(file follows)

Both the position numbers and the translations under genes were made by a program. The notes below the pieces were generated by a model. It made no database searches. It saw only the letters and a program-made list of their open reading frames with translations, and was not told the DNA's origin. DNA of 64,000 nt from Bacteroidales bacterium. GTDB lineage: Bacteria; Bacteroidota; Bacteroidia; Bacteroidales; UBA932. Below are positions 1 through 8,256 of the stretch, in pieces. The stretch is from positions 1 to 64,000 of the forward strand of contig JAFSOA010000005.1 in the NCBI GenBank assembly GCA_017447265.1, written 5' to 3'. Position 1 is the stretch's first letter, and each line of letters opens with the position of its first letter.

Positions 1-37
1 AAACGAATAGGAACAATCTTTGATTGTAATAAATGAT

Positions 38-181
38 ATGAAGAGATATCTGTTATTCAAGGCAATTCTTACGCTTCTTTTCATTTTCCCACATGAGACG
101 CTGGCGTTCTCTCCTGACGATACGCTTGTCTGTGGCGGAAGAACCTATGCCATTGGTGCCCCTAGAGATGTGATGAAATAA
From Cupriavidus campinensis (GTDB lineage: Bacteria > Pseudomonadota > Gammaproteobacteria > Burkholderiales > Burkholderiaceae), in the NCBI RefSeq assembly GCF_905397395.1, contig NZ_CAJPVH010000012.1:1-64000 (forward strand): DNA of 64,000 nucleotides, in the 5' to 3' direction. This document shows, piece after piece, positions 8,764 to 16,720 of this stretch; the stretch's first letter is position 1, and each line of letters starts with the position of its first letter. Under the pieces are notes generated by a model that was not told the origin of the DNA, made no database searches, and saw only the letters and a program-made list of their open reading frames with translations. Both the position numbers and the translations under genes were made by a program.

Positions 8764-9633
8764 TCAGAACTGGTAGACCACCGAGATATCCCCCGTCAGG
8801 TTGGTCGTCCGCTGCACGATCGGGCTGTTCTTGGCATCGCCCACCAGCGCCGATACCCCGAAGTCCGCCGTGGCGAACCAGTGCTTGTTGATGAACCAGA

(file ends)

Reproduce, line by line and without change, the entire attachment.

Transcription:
Both the position numbers and the translations under genes were made by a program. The notes below the pieces were generated by a model. It made no database searches. It saw only the letters and a program-made list of their open reading frames with translations, and was not told the DNA's origin. DNA of 64,000 nt from Bacteroidales bacterium. GTDB lineage: Bacteria; Bacteroidota; Bacteroidia; Bacteroidales; UBA932. Below are positions 1 through 8,256 of the stretch, in pieces. The stretch is from positions 1 to 64,000 of the forward strand of contig JAFSOA010000005.1 in the NCBI GenBank assembly GCA_017447265.1, written 5' to 3'. Position 1 is the stretch's first letter, and each line of letters opens with the position of its first letter.

Positions 1-37
1 AAACGAATAGGAACAATCTTTGATTGTAATAAATGAT

Positions 38-181
38 ATGAAGAGATATCTGTTATTCAAGGCAATTCTTACGCTTCTTTTCATTTTCCCACATGAGACG
101 CTGGCGTTCTCTCCTGACGATACGCTTGTCTGTGGCGGAAGAACCTATGCCATTGGTGCCCCTAGAGATGTGATGAAATAA
From Cupriavidus campinensis (GTDB lineage: Bacteria > Pseudomonadota > Gammaproteobacteria > Burkholderiales > Burkholderiaceae), in the NCBI RefSeq assembly GCF_905397395.1, contig NZ_CAJPVH010000012.1:1-64000 (forward strand): DNA of 64,000 nucleotides, in the 5' to 3' direction. This document shows, piece after piece, positions 8,764 to 16,720 of this stretch; the stretch's first letter is position 1, and each line of letters starts with the position of its first letter. Under the pieces are notes generated by a model that was not told the origin of the DNA, made no database searches, and saw only the letters and a program-made list of their open reading frames with translations. Both the position numbers and the translations under genes were made by a program.

Positions 8764-9633
8764 TCAGAACTGGTAGACCACCGAGATATCCCCCGTCAGG
8801 TTGGTCGTCCGCTGCACGATCGGGCTGTTCTTGGCATCGCCCACCAGCGCCGATACCCCGAAGTCCGCCGTGGCGAACCAGTGCTTGTTGATGAACCAGA